E-businesses up, stocks down

Several positive economic developments pushed the E-Business Barometer up 26 percent in June. Dot-com-related job cuts fell to their lowest levels since November 2000 and the dollar value of merger-and-acquisition activity involving Internet companies doubled to US$6.0 billion from May.

Yet e-business stocks ended down slightly in June, even as the number of unique Web visitors in the United States topped the 90 million mark for the first time.

The E-Business Barometer gauges the health and direction of the e-business economy month by month, focusing on one segment of e-business. This month we look at the broadband market.

Major business-to-business deals and developmentsThe Web-based IT services market received a boost from IBM Corp. as Big Blue announced the Virtual Help Desk, an electronic self-service system targeted at enterprises with more than 10,000 users. IBM says Virtual Help Desk uses automated diagnostics to route problem inquiries to a Web portal, thereby reducing end-user support calls.

Compaq Computer Corp. announced plans to market an environmental compliance information system to state government agencies. Called eFACTS, the online database would be used to track activities such as environmental inspections and permit reviews and make the information available to the public.

BroadVision opened up its B2B Gateway, with Xerox already signed on as its first customer. The platform is designed to provide an integrated trading network where information can be exchanged from back-end systems to dynamic Web sites.

Many firms specializing in e-business software continued to struggle last month. B-to-b software company Ariba, for example, reported a net quarterly loss of $273.5 million, and Larry Mueller resigned after just 11 weeks as its CEO. Commerce One also announced a staggering net loss of $2.07 billion for the quarter as a slew of companies shifted online trading activities from public exchanges to private ones.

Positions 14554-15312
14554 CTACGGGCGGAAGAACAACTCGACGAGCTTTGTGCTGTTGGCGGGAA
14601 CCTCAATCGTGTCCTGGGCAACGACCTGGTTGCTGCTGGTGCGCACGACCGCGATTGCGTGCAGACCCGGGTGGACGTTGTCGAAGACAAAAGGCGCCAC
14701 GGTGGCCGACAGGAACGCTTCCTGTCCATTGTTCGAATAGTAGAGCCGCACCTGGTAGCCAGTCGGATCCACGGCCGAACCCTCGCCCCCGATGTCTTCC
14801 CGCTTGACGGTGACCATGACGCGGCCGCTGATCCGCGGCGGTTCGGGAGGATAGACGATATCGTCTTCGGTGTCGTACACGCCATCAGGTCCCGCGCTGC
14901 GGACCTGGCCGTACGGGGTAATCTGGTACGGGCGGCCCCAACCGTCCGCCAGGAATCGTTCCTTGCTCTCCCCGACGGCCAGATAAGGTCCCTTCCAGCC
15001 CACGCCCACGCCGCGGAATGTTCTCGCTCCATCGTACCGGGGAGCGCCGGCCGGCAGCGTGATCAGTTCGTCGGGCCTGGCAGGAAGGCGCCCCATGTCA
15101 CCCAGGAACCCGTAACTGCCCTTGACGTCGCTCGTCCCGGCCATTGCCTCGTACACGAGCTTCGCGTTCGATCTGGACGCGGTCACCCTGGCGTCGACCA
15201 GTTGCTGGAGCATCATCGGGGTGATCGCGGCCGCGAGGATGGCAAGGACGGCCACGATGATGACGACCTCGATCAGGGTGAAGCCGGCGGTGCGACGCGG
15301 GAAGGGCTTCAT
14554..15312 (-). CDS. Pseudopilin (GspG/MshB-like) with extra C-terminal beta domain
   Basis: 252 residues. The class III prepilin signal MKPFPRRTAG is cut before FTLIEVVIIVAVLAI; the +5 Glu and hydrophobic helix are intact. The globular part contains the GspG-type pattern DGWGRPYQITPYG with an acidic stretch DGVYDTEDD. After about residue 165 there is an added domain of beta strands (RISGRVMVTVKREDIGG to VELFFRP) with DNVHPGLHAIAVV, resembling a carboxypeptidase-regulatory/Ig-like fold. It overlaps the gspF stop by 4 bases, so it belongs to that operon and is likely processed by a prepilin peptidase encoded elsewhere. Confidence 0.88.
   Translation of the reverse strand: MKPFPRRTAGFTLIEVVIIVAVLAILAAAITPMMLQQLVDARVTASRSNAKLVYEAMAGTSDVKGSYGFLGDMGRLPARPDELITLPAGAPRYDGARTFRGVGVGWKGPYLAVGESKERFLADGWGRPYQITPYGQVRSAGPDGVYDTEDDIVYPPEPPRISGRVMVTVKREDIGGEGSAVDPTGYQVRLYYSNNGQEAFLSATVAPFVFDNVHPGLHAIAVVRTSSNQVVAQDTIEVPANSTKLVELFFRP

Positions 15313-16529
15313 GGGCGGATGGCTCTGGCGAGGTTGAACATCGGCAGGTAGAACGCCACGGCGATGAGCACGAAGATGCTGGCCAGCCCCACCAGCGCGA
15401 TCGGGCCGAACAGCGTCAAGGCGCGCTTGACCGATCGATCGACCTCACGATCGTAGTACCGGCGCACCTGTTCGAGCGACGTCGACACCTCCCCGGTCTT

Recent broadband and e-business researchIncreased broadband Internet access could benefit the U.S. economy by as much as $520 billion annually, according to a report by Criterion Economics. The study concludes high broadband usage would stimulate subscription, network access, and computer equipment revenues, as well as increase consumer online shopping and entertainment expenditures.

Cahners In-Stat Group spotlights another market poised to benefit from increased high-speed Internet access: consumer broadband security. In-Stat says that revenues in that market will leap from $74 million in 2000 to more than $800 million by 2005, buoyed by strong sales in the firewall category.

Meanwhile, the collaborative planning and scheduling business is ready to take off, according to an ARC Advisory Group study. The report says the market for supply-chain planning and scheduling grew by 75 percent last year to almost $2 billion and will surpass the $5 billion mark in 2005.

Americans spent $556 million in online auctions in June, a new one-month record, according to Nielsen//NetRatings. EBay continued to dominate, accounting for 64 percent of online auction revenues.

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